Tube :: Couldn't You Wait?

In many ways, I was quite the late bloomer. A painfully shy, lilywhite, chubby suburban kid (which, in many regards, I still am today) who put in time on the school's debate team and newspaper staff (versus football and student council), I experienced many of life's firsts past the median age for such things, id est first birthday parties, first growth spurts, first dates, first kisses, first handjobs, etc. It carried into my later high school years (by which time I'm remarkably relieved to tell you that my major firsts — yes, Mom, handjobs both included and surpassed), when I was developing a taste for underground music, indie rock in particular. By the time my senior year of high school rolled around, Pavement had split up, Archers of Loaf were on the verge of splitting (albeit amicably) and Sonic Youth had long since given up any aspirations of playing this Southern shithole.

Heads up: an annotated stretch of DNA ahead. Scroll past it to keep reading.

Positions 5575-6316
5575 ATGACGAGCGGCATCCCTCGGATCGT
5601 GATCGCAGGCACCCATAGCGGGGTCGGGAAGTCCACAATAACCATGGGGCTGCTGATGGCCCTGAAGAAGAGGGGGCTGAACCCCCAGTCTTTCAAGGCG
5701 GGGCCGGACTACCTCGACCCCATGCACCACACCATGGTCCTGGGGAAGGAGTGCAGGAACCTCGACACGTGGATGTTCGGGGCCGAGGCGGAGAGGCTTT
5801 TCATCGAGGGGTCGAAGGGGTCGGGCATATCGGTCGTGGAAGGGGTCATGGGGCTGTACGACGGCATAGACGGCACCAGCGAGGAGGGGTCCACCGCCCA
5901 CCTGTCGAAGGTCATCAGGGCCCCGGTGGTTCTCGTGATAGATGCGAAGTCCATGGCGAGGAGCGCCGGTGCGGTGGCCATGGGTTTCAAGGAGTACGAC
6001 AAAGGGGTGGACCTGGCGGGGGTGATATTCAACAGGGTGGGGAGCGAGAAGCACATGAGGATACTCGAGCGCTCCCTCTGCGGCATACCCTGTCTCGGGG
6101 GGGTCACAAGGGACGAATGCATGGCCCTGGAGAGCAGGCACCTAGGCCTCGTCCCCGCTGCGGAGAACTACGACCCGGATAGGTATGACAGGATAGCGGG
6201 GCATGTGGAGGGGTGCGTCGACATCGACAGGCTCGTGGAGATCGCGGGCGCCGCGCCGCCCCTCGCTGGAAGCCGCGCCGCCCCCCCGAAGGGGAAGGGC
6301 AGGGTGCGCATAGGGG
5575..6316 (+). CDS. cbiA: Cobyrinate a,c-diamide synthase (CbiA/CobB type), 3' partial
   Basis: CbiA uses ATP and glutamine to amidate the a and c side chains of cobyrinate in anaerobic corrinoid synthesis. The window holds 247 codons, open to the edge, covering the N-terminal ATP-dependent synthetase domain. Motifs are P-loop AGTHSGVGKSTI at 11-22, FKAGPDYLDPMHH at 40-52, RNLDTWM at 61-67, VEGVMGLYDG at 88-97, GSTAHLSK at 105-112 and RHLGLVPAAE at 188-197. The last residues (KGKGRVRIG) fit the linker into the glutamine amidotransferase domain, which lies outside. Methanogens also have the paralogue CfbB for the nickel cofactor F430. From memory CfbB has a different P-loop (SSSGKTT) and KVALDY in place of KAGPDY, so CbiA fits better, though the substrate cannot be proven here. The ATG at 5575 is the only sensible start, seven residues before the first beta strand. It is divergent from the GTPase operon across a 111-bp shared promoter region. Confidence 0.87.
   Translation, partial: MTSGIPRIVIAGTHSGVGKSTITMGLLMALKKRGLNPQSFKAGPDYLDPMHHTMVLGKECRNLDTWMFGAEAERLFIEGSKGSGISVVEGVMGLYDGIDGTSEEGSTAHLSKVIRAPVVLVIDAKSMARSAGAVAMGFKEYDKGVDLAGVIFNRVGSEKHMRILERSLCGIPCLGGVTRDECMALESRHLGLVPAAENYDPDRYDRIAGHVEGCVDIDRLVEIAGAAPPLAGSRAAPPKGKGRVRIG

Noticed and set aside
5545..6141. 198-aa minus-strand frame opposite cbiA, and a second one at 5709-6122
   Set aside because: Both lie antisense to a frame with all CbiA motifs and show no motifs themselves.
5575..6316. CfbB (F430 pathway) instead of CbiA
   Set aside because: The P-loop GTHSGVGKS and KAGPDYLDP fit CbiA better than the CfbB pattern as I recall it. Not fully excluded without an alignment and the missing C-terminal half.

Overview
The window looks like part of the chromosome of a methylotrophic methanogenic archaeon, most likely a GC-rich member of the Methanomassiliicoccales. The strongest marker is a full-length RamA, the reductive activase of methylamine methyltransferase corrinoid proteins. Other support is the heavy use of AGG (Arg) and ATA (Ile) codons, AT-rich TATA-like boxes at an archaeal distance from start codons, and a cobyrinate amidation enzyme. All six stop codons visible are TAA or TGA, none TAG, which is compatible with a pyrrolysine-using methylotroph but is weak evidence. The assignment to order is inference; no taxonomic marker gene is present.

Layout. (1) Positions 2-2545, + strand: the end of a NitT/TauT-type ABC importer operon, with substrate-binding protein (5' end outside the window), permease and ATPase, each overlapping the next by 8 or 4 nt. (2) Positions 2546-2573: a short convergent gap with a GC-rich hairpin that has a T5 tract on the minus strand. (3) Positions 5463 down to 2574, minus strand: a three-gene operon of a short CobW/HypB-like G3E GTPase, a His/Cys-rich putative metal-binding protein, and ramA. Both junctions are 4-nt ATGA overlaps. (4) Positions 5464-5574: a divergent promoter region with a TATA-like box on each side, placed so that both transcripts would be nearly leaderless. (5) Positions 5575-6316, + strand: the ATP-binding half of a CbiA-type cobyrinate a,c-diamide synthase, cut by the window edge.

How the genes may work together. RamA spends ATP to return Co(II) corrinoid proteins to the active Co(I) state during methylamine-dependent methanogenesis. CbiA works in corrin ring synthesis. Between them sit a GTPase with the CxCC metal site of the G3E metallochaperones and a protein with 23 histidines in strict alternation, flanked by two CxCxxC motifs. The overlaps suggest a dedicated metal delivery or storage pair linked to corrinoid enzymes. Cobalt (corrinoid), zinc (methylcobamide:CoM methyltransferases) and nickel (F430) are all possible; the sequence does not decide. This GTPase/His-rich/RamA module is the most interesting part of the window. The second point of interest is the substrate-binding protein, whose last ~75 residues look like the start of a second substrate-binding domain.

It's no surprise, then, that it took me at least another year or so, when I was firmly entrenched in the world of college radio, before I'd even hear the name Silkworm bandied about. Perhaps indicative of its criminal underrating, it wasn't even at the radio station where I'd heard of Silkworm — indeed, it was on a short-lived WB-generated-Adult-Swim-aired cartoon series that I heard "Couldn't You Wait?", a poignant and scathingly poetic ditty that hooked me into Silkworm's angularly attractive tunes.

It's fitting, then, that the name for the upcoming Silkworm documentary is entitled Couldn't You Wait? The true definition of a cult band — most especially in the indie rock world — Couldn't You Wait? chronicles Silkworm's eighteen-year existence, from 1987 to the tragic death of drummer Michael Dahlquist in 2005, and features interviews from a damnably large number of indie rock illuminati — Stephen Malkmus makes an appearance, as do Steve Albini, Jason Molina and members of Seam, The New Year and Bush. (Remember: Andy Cohen once toured with Bush. Strange but true.) Filmmakers Seth Pomeroy and Shawn Girvan still have more than two dozen interviews left to do, so go help them in making this needs-to-be-made documentary by visiting the film's MySpace site.

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